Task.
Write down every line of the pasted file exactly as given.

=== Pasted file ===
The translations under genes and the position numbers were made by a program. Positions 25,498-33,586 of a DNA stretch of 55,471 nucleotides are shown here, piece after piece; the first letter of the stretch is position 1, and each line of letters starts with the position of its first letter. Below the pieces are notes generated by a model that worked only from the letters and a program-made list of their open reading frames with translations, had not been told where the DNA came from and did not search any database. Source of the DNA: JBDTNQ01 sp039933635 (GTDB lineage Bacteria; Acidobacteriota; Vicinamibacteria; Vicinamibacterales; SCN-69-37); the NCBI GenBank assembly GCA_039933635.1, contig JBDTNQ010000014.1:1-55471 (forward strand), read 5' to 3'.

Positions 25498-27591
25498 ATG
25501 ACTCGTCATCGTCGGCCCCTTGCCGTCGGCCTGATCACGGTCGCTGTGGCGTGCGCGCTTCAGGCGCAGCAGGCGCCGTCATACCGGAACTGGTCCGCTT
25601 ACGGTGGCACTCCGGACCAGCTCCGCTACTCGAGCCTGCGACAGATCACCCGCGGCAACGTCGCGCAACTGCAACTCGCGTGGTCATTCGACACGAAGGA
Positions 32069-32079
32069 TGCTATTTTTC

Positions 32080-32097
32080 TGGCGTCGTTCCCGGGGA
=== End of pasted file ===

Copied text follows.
The translations under genes and the position numbers were made by a program. Positions 25,498-33,586 of a DNA stretch of 55,471 nucleotides are shown here, piece after piece; the first letter of the stretch is position 1, and each line of letters starts with the position of its first letter. Below the pieces are notes generated by a model that worked only from the letters and a program-made list of their open reading frames with translations, had not been told where the DNA came from and did not search any database. Source of the DNA: JBDTNQ01 sp039933635 (GTDB lineage Bacteria; Acidobacteriota; Vicinamibacteria; Vicinamibacterales; SCN-69-37); the NCBI GenBank assembly GCA_039933635.1, contig JBDTNQ010000014.1:1-55471 (forward strand), read 5' to 3'.

Positions 25498-27591
25498 ATG
25501 ACTCGTCATCGTCGGCCCCTTGCCGTCGGCCTGATCACGGTCGCTGTGGCGTGCGCGCTTCAGGCGCAGCAGGCGCCGTCATACCGGAACTGGTCCGCTT
25601 ACGGTGGCACTCCGGACCAGCTCCGCTACTCGAGCCTGCGACAGATCACCCGCGGCAACGTCGCGCAACTGCAACTCGCGTGGTCATTCGACACGAAGGA
Positions 32069-32079
32069 TGCTATTTTTC

Positions 32080-32097
32080 TGGCGTCGTTCCCGGGGA